An organization culture can be defined as a set of shared beliefs, values, behaviors and symbols present in any given organization that essentially distinguish it from another organization. It can also be defined as the set of shared values and norms that are a characteristic of any organization. These elements contribute to the unique psychological and social environment of the organization.
There are several characteristic of an organization’s culture. The main ones are
- Risk Taking and Innovation
- Outcome orientation
- Attention to detail
- People Orientation
- Team orientation
Observable artifacts are hugely important to an organization because they are the essential tangible items that enable employee to be fully integrated and become part of the organization culture of any given company. These artifacts are the physical manifestations of the organization culture of the company. They not only show the employees but also customers, investors and shareholders what the organization or the company is all about. The major types of observable artifacts are language, stories, rituals, physical structures and ceremonies.
Organizations essentially use mentoring to enable employees to share the culture of the organization. Mentors share the knowledge of the organization that they posses or those they have acquired from many years of experience to their mentees. This knowledge actually depicts the various characteristics of the organization including its culture, structure and leadership. The mentee acquires this knowledge and from this, he or she is able to be incorporated into the current organization culture. The mentor in this case is a role model to the employee and his behavior exemplifies the culture of the organization and from him, the mentee can act in a similar manner in a way that it concordant to the organization’s culture.
The three essential competencies to develop a global mindset include intellectual capital, social capital and psychological capital. Intellectual capital encompasses various skills such as adaptability, flexibility, listening and collaboration. The social capital is mirrored by global mindset characteristics that include skills such as self-confidence, generosity, humility and cultural competence. Finally, psychological capital or competence is actually composed of a positive psychological profile that includes elements such as optimism, hope, resilience, openness, respect for other cultures and sensitivity.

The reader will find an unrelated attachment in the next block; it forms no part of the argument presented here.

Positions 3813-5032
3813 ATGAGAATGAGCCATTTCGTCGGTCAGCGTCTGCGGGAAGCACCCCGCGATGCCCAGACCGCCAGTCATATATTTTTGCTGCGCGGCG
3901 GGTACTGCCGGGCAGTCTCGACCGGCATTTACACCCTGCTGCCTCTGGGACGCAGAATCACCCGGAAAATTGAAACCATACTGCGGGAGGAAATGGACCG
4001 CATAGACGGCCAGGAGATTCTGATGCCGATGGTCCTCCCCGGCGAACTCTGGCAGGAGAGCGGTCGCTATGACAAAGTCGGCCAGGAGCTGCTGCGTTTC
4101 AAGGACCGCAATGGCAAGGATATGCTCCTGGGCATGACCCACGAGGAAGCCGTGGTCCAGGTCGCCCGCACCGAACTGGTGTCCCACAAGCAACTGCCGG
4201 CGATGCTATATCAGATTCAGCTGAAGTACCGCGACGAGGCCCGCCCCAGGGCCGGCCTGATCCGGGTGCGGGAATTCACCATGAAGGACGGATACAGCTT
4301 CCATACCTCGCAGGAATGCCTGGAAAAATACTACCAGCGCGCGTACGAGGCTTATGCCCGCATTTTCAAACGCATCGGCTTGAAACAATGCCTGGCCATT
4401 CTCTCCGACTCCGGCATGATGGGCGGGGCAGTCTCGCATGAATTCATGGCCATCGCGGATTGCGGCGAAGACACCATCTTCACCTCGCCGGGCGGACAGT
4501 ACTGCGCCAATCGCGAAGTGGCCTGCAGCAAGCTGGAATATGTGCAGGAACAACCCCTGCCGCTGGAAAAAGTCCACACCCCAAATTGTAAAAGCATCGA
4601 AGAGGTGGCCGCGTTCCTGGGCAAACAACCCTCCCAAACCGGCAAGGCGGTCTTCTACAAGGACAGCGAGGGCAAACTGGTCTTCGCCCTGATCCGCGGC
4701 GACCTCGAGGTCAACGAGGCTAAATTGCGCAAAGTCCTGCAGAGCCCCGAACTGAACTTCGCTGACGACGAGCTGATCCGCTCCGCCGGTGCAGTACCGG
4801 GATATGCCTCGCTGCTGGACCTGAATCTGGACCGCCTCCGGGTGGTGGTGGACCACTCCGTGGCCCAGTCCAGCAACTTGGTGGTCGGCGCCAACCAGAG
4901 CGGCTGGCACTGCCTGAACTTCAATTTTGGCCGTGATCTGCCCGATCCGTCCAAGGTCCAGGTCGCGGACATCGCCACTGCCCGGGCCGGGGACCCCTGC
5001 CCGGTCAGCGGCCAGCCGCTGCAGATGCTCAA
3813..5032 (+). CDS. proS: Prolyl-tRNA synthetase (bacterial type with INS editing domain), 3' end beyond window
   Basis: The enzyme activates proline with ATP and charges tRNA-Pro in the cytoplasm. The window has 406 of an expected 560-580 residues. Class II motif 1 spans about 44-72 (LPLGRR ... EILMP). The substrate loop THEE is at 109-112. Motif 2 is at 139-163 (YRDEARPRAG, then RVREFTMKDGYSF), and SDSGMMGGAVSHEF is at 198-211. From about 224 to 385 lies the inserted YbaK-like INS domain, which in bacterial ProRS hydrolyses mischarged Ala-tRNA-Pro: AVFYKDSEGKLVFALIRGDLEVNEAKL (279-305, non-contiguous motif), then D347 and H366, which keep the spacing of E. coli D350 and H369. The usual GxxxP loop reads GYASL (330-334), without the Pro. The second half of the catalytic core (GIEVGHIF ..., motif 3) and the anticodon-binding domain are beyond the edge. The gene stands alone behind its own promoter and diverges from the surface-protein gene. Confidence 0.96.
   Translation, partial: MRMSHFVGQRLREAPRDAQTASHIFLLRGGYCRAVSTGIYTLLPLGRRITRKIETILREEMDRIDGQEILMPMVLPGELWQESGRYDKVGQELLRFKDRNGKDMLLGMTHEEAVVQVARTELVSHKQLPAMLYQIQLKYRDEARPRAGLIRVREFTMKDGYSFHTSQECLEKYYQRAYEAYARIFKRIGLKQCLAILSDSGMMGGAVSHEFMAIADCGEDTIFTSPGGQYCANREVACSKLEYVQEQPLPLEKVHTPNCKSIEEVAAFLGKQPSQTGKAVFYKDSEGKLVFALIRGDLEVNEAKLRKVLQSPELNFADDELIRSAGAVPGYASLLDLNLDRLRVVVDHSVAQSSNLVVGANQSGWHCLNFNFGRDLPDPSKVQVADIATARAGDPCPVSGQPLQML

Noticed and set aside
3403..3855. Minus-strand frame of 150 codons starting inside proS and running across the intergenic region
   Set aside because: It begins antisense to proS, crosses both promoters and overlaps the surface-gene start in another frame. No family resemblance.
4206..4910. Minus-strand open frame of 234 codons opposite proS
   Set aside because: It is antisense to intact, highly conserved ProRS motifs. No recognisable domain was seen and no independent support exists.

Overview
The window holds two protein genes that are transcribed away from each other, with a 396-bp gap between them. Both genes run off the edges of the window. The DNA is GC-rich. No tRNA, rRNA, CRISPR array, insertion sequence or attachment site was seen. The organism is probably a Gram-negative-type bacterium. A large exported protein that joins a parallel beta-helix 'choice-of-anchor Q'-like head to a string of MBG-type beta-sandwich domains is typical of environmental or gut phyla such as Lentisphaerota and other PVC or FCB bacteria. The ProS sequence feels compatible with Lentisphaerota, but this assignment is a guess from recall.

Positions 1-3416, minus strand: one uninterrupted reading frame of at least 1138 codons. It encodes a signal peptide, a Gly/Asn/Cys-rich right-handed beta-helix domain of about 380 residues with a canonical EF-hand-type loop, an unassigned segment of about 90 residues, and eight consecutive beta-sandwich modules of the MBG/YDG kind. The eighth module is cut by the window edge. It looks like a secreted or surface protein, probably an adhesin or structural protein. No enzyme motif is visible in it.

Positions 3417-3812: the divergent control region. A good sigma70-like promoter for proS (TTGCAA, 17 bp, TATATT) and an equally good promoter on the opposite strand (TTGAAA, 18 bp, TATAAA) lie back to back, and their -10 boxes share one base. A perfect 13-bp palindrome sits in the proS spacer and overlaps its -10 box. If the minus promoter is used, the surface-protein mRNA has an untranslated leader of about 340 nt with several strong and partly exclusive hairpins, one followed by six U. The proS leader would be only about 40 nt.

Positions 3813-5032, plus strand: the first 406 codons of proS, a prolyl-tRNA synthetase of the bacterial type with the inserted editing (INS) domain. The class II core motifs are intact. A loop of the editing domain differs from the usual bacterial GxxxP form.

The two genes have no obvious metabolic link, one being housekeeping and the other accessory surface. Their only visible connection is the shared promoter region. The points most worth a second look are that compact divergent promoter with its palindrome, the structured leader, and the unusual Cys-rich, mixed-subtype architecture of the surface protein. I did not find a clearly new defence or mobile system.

Geert Hofstede’s cultural dimensions theory gives a description of the society’s culture effects on its member’s values and how such values are related to behavior. His theory proposes that there are four dimensions through which cultural values can be analyzed. These four dimensions are power distance, uncertainty avoidance, individualism vs. collectivism and finally masculinity vs. feminity.
Power distance- this gives a reflection of the degree to which a certain culture believes the way organizational and institutional power should be distributed ( that is equally or unequally) and how the power holder’s decisions should be viewed ( accepted or challenged)
Uncertainty avoidance- This refers to the degree or level to which a given culture feels threatened by uncertain and ambiguous situations and how this culture therefore tries to avoid these uncertainties formulating more structure.
Individualism vs. Collectivism- This refers to the extent to which the given culture is reliant on or has more allegiance to the group or the self. In individualism, the culture is more oriented towards the self while in collectivism; the culture is more oriented towards the group.
Masculinity vs. Feminity- This dimension indicates the extent or degree to which a culture values behaviors such as achievement, assertiveness, wealth acquisition, social support, caring for others and life quality. Masculine cultures place more emphasis on ambition and achievement and there are distinct roles for women and men in the culture. The feminine culture prefers equality for both males and females and les prescriptive gender roles.
Kinicki, A., & Kreitner, R. (2003). Organizational behavior: Key concepts, skills & best practices. Boston: McGraw-Hill/Irwin.
Schein, E. H. (2000). Organizational culture and leadership. San Francisco: Jossey-Bass Publishers.